Designing for influence: Lessons learned from my failures in engaging stakeholders

06 June, 2023 - 5 min read

In the past two years, I have been part of the Enterprise team at Tokopedia. Although it's within the same company, the vibe between the Marketplace and Enterprise is truly different.

One of the things that I often experience is the abundance and diversity of stakeholders. As a result, I have encountered several failures in the practices.

Influence plays a pivotal role in the success of design initiatives. The ability to persuade stakeholders and gain their support is essential for designers to see their visions come to life and make a lasting impact.

But why do I struggle to effectively influence stakeholders, while others thrive in this realm?

Why did that happen?

I shed light on the reasons behind the failures and provide actionable strategies to overcome these hurdles. By understanding these challenges and employing the suggested approaches, we as designer can enhance their ability to influence stakeholders, drive decision-making, and ultimately achieve the desired outcomes.

1. Communication Gap

it could be situation when designers trying to effectively communicate their ideas, concepts, and design solutions to stakeholders who may not have a deep understanding of design terminology or processes.

Rather than using technical design terms, simplify the language and relate it to familiar concepts that the stakeholders can understand. For example, instead of referring to visual hierarchy, explain how certain elements are prioritized to guide users' attention. Relate design choices to familiar experiences or commonly understood principles to establish a connection with the stakeholders' frame of reference.

Here are some strategies to consider:

  • Use Plain Language
    Instead of relying on design jargon, use clear and simple language to explain design concepts. Break down complex ideas into easily understandable terms. For example, instead of using the term "information architecture," you can explain it as the organization and structure of content on a website.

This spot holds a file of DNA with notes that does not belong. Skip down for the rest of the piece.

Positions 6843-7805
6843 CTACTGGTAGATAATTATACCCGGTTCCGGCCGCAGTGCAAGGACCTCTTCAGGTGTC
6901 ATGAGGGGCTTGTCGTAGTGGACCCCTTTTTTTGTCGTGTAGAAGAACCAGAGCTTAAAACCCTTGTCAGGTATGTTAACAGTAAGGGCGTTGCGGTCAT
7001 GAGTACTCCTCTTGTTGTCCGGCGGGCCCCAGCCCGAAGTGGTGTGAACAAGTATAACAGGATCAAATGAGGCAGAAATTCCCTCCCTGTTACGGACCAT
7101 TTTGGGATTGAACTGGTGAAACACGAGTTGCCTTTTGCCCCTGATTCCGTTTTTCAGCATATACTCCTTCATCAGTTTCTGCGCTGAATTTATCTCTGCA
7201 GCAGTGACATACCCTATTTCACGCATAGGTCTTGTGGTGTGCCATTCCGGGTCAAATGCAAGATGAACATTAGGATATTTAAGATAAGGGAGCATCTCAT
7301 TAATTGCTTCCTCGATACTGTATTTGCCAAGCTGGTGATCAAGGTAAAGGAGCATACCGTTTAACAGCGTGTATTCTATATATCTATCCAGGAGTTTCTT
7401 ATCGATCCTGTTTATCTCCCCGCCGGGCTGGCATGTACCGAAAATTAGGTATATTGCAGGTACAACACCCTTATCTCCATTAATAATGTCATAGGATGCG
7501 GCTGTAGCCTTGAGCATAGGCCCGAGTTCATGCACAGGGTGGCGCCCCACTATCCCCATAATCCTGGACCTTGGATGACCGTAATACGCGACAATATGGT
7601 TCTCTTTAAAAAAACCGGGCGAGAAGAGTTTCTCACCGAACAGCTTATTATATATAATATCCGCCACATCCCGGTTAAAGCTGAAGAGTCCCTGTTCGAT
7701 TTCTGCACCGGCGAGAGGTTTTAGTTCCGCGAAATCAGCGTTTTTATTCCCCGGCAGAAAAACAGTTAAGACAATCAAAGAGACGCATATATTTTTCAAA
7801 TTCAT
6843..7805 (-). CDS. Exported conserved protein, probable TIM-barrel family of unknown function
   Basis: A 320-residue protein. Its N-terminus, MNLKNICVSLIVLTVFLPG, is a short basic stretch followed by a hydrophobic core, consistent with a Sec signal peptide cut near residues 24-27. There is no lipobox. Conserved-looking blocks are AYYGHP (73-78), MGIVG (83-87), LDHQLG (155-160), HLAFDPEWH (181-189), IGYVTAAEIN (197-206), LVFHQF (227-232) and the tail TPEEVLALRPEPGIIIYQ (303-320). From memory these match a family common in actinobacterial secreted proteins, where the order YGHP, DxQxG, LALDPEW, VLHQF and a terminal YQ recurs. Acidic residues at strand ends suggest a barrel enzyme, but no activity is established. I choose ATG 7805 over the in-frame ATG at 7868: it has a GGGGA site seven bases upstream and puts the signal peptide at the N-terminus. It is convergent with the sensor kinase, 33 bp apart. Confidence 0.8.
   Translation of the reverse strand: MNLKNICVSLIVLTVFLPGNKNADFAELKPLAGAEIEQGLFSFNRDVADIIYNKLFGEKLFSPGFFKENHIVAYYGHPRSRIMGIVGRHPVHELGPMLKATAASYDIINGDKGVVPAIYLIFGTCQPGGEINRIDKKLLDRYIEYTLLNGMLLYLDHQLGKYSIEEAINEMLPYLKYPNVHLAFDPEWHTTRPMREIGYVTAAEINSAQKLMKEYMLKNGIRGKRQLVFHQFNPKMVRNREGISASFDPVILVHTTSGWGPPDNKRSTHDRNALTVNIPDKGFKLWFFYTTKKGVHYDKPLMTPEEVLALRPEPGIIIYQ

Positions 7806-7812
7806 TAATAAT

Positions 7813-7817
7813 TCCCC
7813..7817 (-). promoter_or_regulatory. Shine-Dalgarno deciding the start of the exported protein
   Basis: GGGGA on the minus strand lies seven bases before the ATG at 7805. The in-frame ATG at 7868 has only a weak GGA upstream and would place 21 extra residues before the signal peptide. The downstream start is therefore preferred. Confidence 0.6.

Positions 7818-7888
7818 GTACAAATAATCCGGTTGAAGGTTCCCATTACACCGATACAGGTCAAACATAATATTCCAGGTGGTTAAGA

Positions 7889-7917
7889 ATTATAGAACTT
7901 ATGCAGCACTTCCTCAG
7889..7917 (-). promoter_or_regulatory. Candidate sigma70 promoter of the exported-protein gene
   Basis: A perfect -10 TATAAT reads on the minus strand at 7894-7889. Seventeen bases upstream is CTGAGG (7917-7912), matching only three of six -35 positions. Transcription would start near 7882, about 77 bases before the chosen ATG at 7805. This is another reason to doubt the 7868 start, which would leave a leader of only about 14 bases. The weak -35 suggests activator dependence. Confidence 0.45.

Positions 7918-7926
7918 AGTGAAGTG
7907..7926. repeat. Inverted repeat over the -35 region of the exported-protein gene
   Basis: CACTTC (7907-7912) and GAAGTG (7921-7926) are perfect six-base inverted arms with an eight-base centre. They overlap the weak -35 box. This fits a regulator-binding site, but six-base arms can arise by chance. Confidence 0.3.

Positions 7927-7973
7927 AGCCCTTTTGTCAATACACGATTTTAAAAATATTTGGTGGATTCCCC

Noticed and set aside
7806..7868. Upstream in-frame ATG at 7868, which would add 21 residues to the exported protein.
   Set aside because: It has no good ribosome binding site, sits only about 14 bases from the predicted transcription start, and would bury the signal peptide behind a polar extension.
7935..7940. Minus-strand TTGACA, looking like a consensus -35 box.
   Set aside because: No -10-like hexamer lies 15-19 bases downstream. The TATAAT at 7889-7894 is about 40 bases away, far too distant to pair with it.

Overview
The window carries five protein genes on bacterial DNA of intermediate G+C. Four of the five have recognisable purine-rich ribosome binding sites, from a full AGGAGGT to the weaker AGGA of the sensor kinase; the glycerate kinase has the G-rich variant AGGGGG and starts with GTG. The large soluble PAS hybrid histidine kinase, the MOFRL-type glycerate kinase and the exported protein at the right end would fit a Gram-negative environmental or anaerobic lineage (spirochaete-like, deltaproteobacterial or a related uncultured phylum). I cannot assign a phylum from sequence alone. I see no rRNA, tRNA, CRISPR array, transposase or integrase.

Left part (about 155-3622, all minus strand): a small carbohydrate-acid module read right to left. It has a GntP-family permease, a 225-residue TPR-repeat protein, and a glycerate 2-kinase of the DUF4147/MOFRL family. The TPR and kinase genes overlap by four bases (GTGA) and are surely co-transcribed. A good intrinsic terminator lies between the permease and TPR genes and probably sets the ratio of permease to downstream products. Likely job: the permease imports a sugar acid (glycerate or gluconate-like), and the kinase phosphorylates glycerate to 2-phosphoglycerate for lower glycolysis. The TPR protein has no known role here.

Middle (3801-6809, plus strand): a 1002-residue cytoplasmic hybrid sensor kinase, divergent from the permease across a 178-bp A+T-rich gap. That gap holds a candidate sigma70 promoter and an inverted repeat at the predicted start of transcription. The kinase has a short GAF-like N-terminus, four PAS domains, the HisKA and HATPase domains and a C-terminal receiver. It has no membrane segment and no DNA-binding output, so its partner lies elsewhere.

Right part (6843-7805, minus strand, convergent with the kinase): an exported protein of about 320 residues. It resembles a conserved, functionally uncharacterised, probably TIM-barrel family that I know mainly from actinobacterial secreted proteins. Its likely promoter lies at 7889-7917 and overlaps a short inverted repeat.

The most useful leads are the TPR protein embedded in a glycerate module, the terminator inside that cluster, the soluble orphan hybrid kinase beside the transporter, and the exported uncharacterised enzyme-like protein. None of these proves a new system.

• Provide Visual Aids
    Utilize visual aids, such as sketches, diagrams, or interactive prototypes, to demonstrate design ideas. Visual representations can often convey information more effectively than verbal explanations alone.
  • Seek Feedback and Clarification
    Encourage stakeholders to ask questions and provide feedback throughout the design process. Actively listen to their concerns and address any misunderstandings promptly.

2. Lack of Empathy

This is when designers fail to understand and appreciate the perspective, needs, and concerns of stakeholders.

Empathy plays a crucial role in influencing stakeholders because it allows designers to establish a deeper connection, build trust, and align their design solutions with the stakeholders' goals and objectives.

Designers often have a strong focus on the aesthetics, functionality, and user experience of their designs. However, stakeholders, such as clients, executives, or end-users, have their own set of priorities, challenges, and expectations. Failing to empathize with these stakeholders can result in a disconnect between the designer's vision and the stakeholders' needs, leading to resistance or rejection of the design proposals.

So, you can try to:

  • Put Yourself in Their Shoes
    Take the time to understand the stakeholders' perspective. Consider their goals, challenges, and motivations. Ask yourself: What are their priorities? What are their pain points? How can your design solutions address their needs?
  • Collaborate and Seek Input
    Actively involve stakeholders in the design process. Encourage their participation, opinions, and feedback. Value their expertise and seek their insights. By involving them, you not only show that you value their input but also gain a deeper understanding of their perspectives. Collaborative design sessions and workshops can foster a sense of ownership and shared decision-making.
  • Communicate the Benefits
    When presenting design solutions, highlight how your designs can address the stakeholders' goals or challenges. Focus on the benefits and value that your design brings to their specific context. By clearly articulating how your designs can contribute to their success, you increase the likelihood of gaining their support.

3. Failure to Demonstrate Value

Stakeholders, whether they are clients, executives, or decision-makers, are often driven by tangible outcomes and results.

If designers cannot clearly demonstrate the value and benefits of their designs, it becomes difficult to gain stakeholder support and influence their decisions.

Some strategies that I have been implementing are:

  • Clearly Articulate the Design Objectives
    Start by clearly stating the design objectives and how they align with the overall goals of the project or organization. Explain how your design solutions directly contribute to achieving those objectives. This establishes a clear connection between your designs and the desired outcomes, helping stakeholders understand the purpose and value of your work.
  • Utilize Data and Metrics
    Use data and metrics to support your design proposals. Conduct user research, perform usability testing, and gather relevant data to showcase the impact of your designs. Quantitative data, such as increased conversion rates, reduced bounce rates, or improved customer satisfaction scores, provides concrete evidence of the value your designs can bring.